"might actually reject resumes with serif fonts"??? WTF? There's no more readable, professional looking font than TNR. I think most sans-serif fonts look like amateur webdoodles.

      What...??

      TNR is an ugly old hat.

      Wear it to your own detriment.

      And the Selectric crowd chimes in professing that serif'd fonts are outdated, because their way is new and different and cooler (oh, did you know, Selectric sans serif fonts were originally cool because everyone knew that they came from Selectrics, which were very expensive typewriters back in the day?), than the old-school serif fonts everyone else's typewriter produced. Sigh.

      There are studies that say that sans serif fonts are easier to read on a screen, but serif fonts are easier to read on paper. Mostly when I've gont to interviews, the interviewers have a printed copy of the resume in front of them. And when I've interviewed, I've done the same.

      The last time I was on the hunt, a year ago, I scored a quite nice opportunity at a multi-platform/cloud/profitable organization. Using a resume and cover letter written with the same TNR font I'ved used for a couple decades. Perhaps it says "this person really is the senior engineer she claims to be" (ie, I didn't just slap "senior" on myself after 5 years in the industry as is in vogue these days). In that case, it's tough to argue with the results I got. I couldn't be much happier with my current gig than I am right now.

      If I received a resume in TNR, I'd assume the applicant was still using Office 2003 and didn't know how to change fonts.

        maybe you should focus on the person's merits

          I was being a little facetious, given the other comments. But to be honest, I'd employ someone who used Comic Sans if their resume was top notch.

            ok now thats being ridiculous. nobody hires comic sans applicants

        Agree. And in my experience you would be right.

          I've been using TNR since my troff days. That would be around 1984, I think. So in my case it would be more like, "Found something that works well, doesn't see a need to change just because of fashion," which actually a lot of companies investing in a software infrastructure see as valuable. They don't want people coming in and hopping on the next new thing just to be new and different and "cool", in MANY cases. The poster child exception to "sticking with what works", of course, would be investing in an ancient language platform like VB6 that has incompatibilities with the current world. A font doesn't have incompatibilities, though.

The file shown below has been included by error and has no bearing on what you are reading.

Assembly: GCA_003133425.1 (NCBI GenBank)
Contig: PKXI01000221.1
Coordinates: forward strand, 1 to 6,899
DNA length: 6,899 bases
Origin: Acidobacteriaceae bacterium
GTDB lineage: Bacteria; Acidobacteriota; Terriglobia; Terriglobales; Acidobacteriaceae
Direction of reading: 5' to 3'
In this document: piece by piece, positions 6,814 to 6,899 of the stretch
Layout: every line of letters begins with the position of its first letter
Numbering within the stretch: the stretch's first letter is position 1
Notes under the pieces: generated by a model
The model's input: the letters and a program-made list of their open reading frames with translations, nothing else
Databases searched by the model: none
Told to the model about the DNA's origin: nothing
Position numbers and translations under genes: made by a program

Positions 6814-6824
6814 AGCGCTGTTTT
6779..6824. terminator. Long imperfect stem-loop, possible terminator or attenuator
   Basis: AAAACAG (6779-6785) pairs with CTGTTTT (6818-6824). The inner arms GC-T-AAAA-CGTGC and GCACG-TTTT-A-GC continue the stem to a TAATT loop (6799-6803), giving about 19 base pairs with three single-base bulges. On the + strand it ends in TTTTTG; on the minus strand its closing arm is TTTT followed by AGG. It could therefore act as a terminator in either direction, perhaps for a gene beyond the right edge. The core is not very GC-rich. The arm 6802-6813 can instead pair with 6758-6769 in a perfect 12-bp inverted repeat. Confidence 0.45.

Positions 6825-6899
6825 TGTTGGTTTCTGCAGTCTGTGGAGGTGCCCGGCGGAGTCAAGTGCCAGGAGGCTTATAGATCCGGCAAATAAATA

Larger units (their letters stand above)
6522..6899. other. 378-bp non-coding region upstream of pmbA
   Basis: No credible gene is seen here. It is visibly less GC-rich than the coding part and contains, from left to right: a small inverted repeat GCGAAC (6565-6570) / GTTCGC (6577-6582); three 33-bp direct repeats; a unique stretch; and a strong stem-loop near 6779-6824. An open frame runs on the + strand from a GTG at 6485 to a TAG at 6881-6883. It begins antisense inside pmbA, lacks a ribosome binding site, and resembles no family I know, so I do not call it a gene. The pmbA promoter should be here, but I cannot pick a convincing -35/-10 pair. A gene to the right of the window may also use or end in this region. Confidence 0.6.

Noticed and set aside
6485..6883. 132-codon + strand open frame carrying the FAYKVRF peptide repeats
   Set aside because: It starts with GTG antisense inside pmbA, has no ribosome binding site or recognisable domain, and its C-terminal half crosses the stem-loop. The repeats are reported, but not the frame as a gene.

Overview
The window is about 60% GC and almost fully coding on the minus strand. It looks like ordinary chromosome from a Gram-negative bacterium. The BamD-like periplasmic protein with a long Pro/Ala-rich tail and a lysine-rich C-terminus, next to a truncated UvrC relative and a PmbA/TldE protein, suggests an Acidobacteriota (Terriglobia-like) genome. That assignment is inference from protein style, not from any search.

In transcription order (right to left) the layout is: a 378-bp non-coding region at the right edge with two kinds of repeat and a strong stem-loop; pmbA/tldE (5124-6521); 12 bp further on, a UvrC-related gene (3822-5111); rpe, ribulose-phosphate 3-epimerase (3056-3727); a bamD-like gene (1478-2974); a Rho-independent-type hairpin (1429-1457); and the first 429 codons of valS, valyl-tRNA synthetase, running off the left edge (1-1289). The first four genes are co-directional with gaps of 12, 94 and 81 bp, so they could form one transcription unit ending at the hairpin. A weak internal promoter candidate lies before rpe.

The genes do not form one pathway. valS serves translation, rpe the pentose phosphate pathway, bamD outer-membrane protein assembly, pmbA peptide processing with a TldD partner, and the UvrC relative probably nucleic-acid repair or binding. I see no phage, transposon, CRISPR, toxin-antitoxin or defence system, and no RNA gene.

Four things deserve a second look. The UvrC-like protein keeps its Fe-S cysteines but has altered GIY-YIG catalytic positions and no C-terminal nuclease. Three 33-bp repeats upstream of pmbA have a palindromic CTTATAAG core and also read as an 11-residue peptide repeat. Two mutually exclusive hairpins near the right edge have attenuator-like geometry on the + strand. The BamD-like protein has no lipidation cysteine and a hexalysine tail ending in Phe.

I'm using Open Office right now to apply for jobs, and after a lot of applications I haven't had a single response. I'm beginning to think it was a bad idea and I might have missed out on a lot of opportunities because I am a tightarse. It's a shame that Microsoft has a monopoly on text editing software and I am missing out because of it :/

      Publish the document to a PDF before sending it off.

    Submitting resume as a pdf? Yes or no?

      Yeah, I'm interested in this too. When I was job searching I usually did this to avoid possible formatting differences between different users software.

        Yes and no.

        Word is usually safe as anyone working in an office can view it and can at least easily copy and paste your information into whatever system they are using.